According to Schwartz, Heather E, The French Revolution: Terror and Triumph the period came with extreme inhumane activities including executions. Wars against Prussia and Austria had started earlier on and France declared war against the Kingdom of Great Britain and the Dutch. War emanated as other countries also declared war against France. The purpose of these military reactions was to protect the country from foreign invasion. These countries were fighting against the extreme inhumanity and terror that was happening in France. 1.8 million People approved a democratic constitution in 1793 (Schwartz 6). The constitution was progressive in particular ways especially through the establishment of the Universal male suffrage. However, its suspension came too soon even before it could be reinforced. Robespierre and the Commission of Public Safety used the soldiers to stabilize the economy. Robespierre seemingly contradicted the changing strategy and embarked on the Reign of terror. Democracy was neglected and the Convention used dictatorship in its operations. Agencies such as the Revolutionary Tribunal, committees for instance the Committee of Public Safety were the tools to reinforce dictatorship (Skocpol 23). The effort of these few men in power in attempt to restore the country and wage war at a time of crisis dominated the government. A large number of suspects were arrested and thousands of people were executed. Advocates of ultra-revolutionaries, worship of goddess of reason, indulgent among other idealists were executed, Christianity was eradicated, and a new calendar was introduced. The French army removed the foreign invaders and the economy was stabilized. These killings were mainly under the orders of Robespierre who was later arrested and executed in 1794 since at the time his actions were unjustifiable (Andress30).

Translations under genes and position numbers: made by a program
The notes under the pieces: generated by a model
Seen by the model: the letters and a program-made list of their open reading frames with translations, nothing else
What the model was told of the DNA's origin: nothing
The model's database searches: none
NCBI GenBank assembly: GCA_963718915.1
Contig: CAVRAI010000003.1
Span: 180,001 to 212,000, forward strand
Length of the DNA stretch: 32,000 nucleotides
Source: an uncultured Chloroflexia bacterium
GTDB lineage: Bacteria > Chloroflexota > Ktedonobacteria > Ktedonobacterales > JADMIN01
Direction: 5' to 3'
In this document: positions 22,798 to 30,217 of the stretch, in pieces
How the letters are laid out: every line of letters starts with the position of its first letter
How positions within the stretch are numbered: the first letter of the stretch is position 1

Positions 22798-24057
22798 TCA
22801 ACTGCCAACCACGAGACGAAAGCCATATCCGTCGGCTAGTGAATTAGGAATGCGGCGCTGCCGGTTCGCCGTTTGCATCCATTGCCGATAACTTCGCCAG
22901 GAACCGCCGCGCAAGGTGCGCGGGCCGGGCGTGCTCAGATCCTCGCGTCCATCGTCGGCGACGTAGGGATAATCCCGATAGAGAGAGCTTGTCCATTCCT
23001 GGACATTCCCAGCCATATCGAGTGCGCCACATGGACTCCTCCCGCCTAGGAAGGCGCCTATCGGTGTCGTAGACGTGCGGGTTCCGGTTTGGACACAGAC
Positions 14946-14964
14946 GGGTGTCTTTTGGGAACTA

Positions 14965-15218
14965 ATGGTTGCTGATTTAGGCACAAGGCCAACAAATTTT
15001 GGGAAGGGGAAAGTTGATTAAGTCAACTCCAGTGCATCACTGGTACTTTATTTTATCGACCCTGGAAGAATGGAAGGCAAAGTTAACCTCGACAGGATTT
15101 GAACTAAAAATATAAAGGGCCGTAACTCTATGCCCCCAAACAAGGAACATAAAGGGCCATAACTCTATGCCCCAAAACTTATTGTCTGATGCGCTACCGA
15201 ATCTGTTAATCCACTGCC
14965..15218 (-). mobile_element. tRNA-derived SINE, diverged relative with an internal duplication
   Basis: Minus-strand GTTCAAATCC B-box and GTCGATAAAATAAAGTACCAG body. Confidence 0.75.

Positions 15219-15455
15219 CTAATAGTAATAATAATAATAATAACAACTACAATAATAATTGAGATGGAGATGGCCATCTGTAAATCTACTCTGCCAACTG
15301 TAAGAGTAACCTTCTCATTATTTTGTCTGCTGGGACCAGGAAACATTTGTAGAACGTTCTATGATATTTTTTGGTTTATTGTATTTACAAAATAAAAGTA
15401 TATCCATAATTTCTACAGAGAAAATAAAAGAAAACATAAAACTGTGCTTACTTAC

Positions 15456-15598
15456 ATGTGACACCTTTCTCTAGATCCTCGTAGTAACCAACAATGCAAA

Skocpol, Theda. States and social revolutions: A comparative analysis of France, Russia and China, analyzes and compares there states and their revolution to bring changes on political, social, and economic aspects. The author concentrates on France, Russia, and China, which focused on changes that would change their territories. The ideals of liberty differed in each although the states experienced similar occurrences such as conflicts, violence, and conquest. The source reveals that despite the countries being geographically far apart, they share a historical occurrences leading to transformation.
Andress, David in The Oxford Handbook of the French Revolution, outlines that France’s military success resulted to lessened domestic measures and reduction of terror excesses. The defeat of the associated army in Battle of Fleurus led to their extraction from the Austrian Netherlands. These dramatic victories contributed to the downfall of alliance against France by Prussia among other countries. In 1795, Basel made peace with France and thereafter Spain.